This is a split post: it’s split between India and Manchester, has split and unsplit peas, and argues the case for the split infinitive. There are rules about writing that I’m strict about: the incorrect use of apostrophes, pairing a plural subject with a singular verb (and vice versa), using too many adverbs, and reaching for a cliché just because it happens to be nearest. But there’s one grammatical convention I’ve never worried about breaking and that’s the split infinitive. Where would Star Trek be if we’d never been allowed ‘to boldly go’? And, in any case, just try removing the split infinitive from this: ‘The dough needs to more than double in size before it’s ready for the oven.’ Reconstructing the sentence simply makes it, like the dough, more than double in size.
I’ve just returned from India, where I tried endless variations on dhal, one of my favourite foods. The word itself means ‘split’ and can refer to any kind of lentil, bean or pea, so long as it’s been divided into two halves. So, to use a split infinitive, to eagerly cook a dhal produces an infinite number of splits. A chef I talked to in Udaipur gave me his recipe for tarka dhal, which goes like this:
FOR THE DHAL
- 200g split yellow mung beans, soaked in cold water for half an hour
- I finely chopped onion
- 1 teaspoon turmeric
- 2 tablespoons ghee
- 2 teaspoons cumin seeds
- 4 cloves garlic, sliced
- 5cm piece ginger, peeled and grated
- 1 medium onion, chopped
- 2 teaspoons chopped green chilli
- 2 medium tomatoes, chopped
- 1 teaspoon chilli powder
- Chopped coriander
The word ‘pulses’ doesn’t have much poetry to it. But I’ve just been given some with a name designed to beguile. They’re called Red Foxes and they come from a small producer in Suffolk called Hodmedod’s. (Their other pulses are called Black Badgers and Gog Magogs, names which I like even more.) None of these pulses are split, so they can’t be used for dhal. But they’re perfect for a masala – a dhal with spheres instead of hemispheres.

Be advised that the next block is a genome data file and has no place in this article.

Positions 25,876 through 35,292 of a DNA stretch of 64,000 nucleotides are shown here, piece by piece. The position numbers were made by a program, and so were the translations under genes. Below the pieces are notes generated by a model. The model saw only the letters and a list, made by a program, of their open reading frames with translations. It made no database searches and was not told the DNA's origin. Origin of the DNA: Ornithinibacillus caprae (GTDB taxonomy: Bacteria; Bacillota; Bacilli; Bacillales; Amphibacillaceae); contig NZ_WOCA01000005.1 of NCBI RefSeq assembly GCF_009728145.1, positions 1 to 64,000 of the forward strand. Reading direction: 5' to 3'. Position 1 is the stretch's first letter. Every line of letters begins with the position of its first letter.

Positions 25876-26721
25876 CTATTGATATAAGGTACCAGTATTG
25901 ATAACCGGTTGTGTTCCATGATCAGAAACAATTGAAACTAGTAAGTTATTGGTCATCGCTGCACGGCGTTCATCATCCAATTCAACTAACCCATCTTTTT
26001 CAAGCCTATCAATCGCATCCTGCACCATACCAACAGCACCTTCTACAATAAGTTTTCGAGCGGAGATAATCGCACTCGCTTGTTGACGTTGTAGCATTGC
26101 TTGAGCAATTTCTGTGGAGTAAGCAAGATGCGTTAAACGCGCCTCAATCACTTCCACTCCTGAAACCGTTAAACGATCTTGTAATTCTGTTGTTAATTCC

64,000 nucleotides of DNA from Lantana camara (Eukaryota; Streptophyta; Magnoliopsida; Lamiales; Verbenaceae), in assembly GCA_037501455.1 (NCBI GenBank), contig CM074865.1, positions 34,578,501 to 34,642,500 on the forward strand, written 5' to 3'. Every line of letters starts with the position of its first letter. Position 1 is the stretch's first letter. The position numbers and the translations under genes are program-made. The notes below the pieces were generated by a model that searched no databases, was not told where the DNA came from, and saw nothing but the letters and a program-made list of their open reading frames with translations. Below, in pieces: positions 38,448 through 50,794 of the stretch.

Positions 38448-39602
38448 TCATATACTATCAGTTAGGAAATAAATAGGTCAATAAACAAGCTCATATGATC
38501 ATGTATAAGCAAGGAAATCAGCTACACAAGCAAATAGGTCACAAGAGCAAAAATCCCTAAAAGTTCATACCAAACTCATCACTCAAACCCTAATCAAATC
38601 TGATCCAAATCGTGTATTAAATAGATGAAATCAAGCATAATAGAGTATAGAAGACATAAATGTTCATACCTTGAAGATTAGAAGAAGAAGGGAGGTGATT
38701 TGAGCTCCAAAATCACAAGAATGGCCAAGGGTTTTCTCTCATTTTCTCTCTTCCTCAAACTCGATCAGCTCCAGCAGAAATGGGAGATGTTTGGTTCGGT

- 250g dried peas or chickpeas, soaked in cold water overnight.
- 1 tablespoon vegetable oil (I used organic rapeseed oil from Hillfarm Oils)
- 1 large onion, chopped finely
- 6 cloves garlic, grated finely
- 5cm piece of ginger, peeled and grated finely
- 1 green chilli, seeds removed
- 2 teaspoons each of ground cumin and ground coriander
- 2 teaspoons chilli powder
- 1 teaspoon turmeric
- 250g tomatoes, chopped
- Salt to taste
- 2 teaspoons garam masala
- Coriander leaves
We lived happily on fish, chips and mushy peas with mugs of malt-vinegar coloured tea. Grandpa left school at fourteen and worked down the pits himself, before becoming an apprentice painter and decorator. He was always much happier on days when I was reporting the strike from the point of view of the strikers than he was when I interviewed miners who were continuing to work. I never eat mushy peas, dhal, or chickpea masala without thinking of him and his joie de vivre. The irony is that he would have detested any recipe with spices – he was a man so timid about food that he peeled his tomatoes before eating them – but he would have loved the generosity of spirit that goes with spiced dhal. He always wanted to be an engineer and inventor, but never got the chance. Yet he always retained the ability to keep his eyes on the horizon and to embrace all points of view.